Pathogenic fungi (Candida, Aspergillus, Cryptococcus and others) are notorious killers of immune-compromised people. For the most part, healthy people have not had to worry about them, and the vast majority of the planet’s potentially pathogenic fungi don’t do well in the heat of our bodies.
But all that may be about to change.
A new study from MGM's Asiya Gusa, Joseph Heitman, Paul Magwene, and Sue Jinks-Robertson finds that raised temperatures cause a pathogenic fungus known as Cryptococcus deneoformans to turn its adaptative responses into overdrive. This increases its number of genetic changes, some of which might presumably lead to higher heat resistance, and others perhaps toward greater disease-causing potential.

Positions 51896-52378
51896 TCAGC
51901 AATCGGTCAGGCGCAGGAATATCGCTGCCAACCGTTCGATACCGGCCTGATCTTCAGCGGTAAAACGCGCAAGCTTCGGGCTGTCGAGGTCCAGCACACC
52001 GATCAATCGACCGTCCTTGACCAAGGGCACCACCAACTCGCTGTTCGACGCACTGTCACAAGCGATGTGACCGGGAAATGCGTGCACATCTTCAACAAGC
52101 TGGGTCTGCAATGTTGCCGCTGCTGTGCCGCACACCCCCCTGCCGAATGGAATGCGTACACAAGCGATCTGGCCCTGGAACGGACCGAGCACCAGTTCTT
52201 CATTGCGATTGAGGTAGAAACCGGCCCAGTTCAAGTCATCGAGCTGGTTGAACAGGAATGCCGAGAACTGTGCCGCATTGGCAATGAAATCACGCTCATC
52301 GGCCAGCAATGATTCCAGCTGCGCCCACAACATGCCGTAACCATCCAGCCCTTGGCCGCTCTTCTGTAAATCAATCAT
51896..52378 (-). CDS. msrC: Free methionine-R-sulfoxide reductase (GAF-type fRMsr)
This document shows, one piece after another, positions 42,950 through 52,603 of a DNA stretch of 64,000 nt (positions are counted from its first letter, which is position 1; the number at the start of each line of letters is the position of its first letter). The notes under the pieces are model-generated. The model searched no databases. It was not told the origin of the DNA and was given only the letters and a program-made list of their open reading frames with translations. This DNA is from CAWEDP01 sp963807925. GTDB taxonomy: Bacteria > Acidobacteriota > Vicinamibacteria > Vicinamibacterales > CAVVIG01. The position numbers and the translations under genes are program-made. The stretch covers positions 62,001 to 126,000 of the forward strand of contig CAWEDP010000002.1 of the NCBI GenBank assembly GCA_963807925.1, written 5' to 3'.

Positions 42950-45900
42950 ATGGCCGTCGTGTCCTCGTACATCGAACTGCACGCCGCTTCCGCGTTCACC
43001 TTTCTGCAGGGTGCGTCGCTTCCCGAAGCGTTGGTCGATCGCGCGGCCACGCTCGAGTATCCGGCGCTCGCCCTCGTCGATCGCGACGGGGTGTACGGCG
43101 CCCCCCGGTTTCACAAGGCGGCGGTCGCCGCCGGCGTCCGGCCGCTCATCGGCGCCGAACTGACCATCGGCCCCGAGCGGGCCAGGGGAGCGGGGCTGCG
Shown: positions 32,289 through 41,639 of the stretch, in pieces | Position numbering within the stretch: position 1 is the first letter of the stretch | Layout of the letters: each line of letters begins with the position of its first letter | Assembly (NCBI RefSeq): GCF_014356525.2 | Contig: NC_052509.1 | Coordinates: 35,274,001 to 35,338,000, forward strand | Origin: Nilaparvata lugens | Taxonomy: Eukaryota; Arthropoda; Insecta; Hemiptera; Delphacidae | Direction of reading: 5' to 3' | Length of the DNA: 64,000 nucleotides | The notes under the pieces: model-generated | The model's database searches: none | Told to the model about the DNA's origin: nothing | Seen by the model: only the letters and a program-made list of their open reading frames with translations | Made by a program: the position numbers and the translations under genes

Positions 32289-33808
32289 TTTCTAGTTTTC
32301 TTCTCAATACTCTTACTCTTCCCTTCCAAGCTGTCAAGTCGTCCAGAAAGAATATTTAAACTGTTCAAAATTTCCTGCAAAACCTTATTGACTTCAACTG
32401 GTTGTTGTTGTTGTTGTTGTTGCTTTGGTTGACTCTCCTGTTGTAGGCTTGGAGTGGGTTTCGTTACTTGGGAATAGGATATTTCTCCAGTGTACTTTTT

The findings have been published in Proceedings of the National Academy of Sciences.
Click here to read the Duke Today article on the study.